District Ag/Nat. Resources Agent, Associate Professor



Steve Brown is the District Agriculture and Natural Resources Cooperative Extension Service Agent for the Mat-Su and Copper River Districts of Alaska.  His subject matter specialties are the twin geospatial technologies of the Global Positioning System (GPS) and Geographic Information Systems (GIS) as they relate to agriculture and the environment.  In his spare time he is an avid mountaineer and marathon runner.

Education
  • Ph.D., Environmental Science, State University of New York College of Environmental Science and Forestry, 1999
  • MS., Environmental Science, University of Texas at San Antonio, 1992
  • BS., Recreation and Parks Management, Texas A&M University, 1987
  • AS., Physical Science, Vernon Regional Junior College, 1984
Selected State and National Service
  • National Chair and Editor, Journal of the National Association of County Agricultural Agents, 2010-2016
  • Secretary, Board of Directors, Journal of Extension, 2013-2016
  • Vice President, Board of Directors, Alaska State Fair, 2012-2016
  • Western Region Vice Director, National Association of County Agricultural Agents, 2014-2016
Representative Publications and Presentations

Brown, S. C. 2013 (invited presentation and paper). Small Scale Poultry Production Education in Alaska, 8th Circumpolar Agriculture Conference & Inaugural University of the Arctic Food Summit, Girdwood, Alaska.

Brown, S. C., Smeenk, J. and Campbell, W. 2012. Bacterial Ring Rot in Alaskan Potato Crops, University of Alaska Fairbanks Cooperative Extension Service, Publication PMC-00340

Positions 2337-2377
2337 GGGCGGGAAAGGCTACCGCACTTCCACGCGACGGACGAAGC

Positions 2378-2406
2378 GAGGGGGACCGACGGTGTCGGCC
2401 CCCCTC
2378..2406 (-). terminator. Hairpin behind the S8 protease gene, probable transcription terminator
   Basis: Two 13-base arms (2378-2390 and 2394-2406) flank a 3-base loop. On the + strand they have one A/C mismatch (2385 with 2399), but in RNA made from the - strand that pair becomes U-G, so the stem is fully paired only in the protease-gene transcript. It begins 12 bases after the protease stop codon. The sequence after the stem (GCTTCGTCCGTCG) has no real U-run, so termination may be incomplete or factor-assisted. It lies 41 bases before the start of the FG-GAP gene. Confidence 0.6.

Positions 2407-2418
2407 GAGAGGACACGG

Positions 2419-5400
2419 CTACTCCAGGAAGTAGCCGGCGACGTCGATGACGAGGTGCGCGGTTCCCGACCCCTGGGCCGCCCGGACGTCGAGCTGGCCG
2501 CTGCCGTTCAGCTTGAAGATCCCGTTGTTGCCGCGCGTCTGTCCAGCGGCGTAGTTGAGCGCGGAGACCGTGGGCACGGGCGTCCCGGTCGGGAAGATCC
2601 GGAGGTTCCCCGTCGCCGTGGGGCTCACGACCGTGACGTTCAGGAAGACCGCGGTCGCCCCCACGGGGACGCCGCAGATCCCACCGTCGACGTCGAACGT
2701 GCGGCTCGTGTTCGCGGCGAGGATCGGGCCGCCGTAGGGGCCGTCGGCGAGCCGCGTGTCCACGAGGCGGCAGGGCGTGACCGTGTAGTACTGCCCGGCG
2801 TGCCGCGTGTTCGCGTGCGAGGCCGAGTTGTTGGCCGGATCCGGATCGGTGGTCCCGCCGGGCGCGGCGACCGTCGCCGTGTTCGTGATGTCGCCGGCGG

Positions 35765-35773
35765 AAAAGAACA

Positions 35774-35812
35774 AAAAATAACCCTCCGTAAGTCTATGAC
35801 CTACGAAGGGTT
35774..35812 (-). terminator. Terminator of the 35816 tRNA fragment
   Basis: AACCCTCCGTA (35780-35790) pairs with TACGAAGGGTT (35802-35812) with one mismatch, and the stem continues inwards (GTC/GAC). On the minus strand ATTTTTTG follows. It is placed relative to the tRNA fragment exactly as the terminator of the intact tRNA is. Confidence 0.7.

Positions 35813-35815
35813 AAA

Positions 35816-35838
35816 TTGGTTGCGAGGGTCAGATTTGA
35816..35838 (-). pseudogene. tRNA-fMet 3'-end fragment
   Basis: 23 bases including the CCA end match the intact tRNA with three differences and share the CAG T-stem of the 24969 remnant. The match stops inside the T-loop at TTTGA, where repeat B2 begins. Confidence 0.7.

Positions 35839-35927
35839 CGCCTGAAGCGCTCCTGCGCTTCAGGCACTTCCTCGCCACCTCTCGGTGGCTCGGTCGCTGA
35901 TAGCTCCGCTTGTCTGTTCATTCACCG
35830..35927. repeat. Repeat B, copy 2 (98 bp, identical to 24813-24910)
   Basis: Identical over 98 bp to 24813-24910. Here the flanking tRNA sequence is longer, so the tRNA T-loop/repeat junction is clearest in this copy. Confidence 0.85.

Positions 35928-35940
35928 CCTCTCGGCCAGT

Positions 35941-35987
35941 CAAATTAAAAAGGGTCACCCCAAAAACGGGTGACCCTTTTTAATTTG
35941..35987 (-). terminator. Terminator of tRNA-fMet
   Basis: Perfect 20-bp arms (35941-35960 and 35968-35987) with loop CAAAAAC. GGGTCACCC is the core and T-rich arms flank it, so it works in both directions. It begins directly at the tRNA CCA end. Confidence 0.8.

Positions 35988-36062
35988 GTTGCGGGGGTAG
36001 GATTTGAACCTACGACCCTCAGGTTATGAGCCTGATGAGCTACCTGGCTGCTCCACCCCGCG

Brown, S. C. 2011 (keynote address). Alaskan Agriculture: Innovations and Trends in High Latitude Farming, Northern Harvest Forum, The Pas, Manitoba, Canada.

Brown, S. C. 2011. Planting Grass on Gravel Runways in Alaska, University of Alaska Fairbanks Cooperative Extension Service, Publication HGA-00340.

Brown, S. C. 2010. 2010 Status of Precision Agriculture in Alaska, Journal of the National Association of County Agricultural Agents, 3 (1).

Brown, S. C. 2009 (invited lecture). Ice, Altitude and Agriculture: A Geospatial Study of Mexico’s Declining Glaciers, Spring Arbor University, Spring Arbor, Michigan.
 
Brown, S. C.  2009.  Improving Alaskan Aviation Safety with Grass Airstrips, National Association of County Agricultural Agents Conference, Portland, Oregon.
 
Brown, S. C. and Ploeger, J. 2008. A Kansas and Alaska Example of Extension Opportunities in Emergency Preparedness, Journal of Extension, 46 (5).

Brown, S. C. 2007. The Brown County Online GIS: An Example of a Multi-Agency Collaborative Mapping System, Journal of Extension,45(5).
 
Brown, S. C. 2006. Radar Mapping of the Jamapa Glacier, American Alpine News, 12(252).


Brown, S. C. 2004. Ground Penetrating Radar and GIS Applications, American Public Works Association Conference, Fayetteville, Arkansas.


Brown, S. C., Crum, S. and Foote, V. S. 2003. GIS and GPS Emergency Response Lessons Learned from the Space Shuttle Columbia Disaster, Journal of Extension, 41(4).


Brown, S. C. 2002. Precision Agriculture Education with GIS/GPS, GIS in Texas Education Conference, San Antonio, Texas.

Brown, S. C. and Blake, B. G. 2001. Laser Rangefinder Enabled GPS: An Improved Method For Precision Mapping of Urban Deer Populations, Texas Academy of Science 2001 Annual Meeting, Southwest Texas State University, San Marcos, Texas.

Brown, S. C., Van Auken O. W. and Kitchen, L. M. 2000. Using Raster GIS to Estimate Salt Marsh Plant Distributions, 47th Annual Meeting Southwestern Association of Naturalists, Denton, Texas.
 
Brown, S. C. 1998. Overcoming Barriers to GIS and GPS Education, North American Association of Environmental Educators, University of British Columbia, Vancouver, Canada.

Significant Mountaineering Accomplishments

Mt. Elbrus, 18,510 ft, Russia, 2014

Aconcagua, 22,837 ft, Argentina, 2011

Denali (Mt. McKinley) 20,320 ft, Alaska, 2010

Pikes Peak via Pikes Peak Marathon, 14,115 ft, Colorado, 2008

Iztaccíhuatl, 17,160 ft, Mexico, 2001


Orizaba (Citlaltapetl), 18,490 ft, Mexico, 1990

Mt. Hood, 11,249 ft, Oregon, 1989

Mt. Rainier, 14,410 ft, Washington, 1989

Longs Peak via North Face, 14,259 ft, Colorado, 1985

Baldy Mountain, 12,441 ft, New Mexico, 1979